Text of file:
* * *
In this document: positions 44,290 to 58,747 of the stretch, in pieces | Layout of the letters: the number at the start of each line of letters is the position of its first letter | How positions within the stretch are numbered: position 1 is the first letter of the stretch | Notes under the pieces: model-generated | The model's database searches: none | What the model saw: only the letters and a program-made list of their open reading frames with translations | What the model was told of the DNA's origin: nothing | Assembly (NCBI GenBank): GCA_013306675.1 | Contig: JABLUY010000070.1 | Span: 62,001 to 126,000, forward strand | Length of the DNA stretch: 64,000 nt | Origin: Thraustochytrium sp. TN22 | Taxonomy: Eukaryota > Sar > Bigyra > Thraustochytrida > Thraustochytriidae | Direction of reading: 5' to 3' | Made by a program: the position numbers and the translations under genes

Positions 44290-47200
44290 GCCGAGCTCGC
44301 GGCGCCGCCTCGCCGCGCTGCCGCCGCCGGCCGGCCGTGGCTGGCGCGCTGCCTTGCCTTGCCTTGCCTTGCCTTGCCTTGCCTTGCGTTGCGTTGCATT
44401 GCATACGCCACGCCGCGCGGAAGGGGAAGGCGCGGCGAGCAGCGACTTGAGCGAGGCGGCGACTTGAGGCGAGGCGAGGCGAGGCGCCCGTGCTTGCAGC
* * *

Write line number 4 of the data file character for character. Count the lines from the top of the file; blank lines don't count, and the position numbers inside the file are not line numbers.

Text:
44301 GGCGCCGCCTCGCCGCGCTGCCGCCGCCGGCCGGCCGTGGCTGGCGCGCTGCCTTGCCTTGCCTTGCCTTGCCTTGCCTTGCCTTGCGTTGCGTTGCATT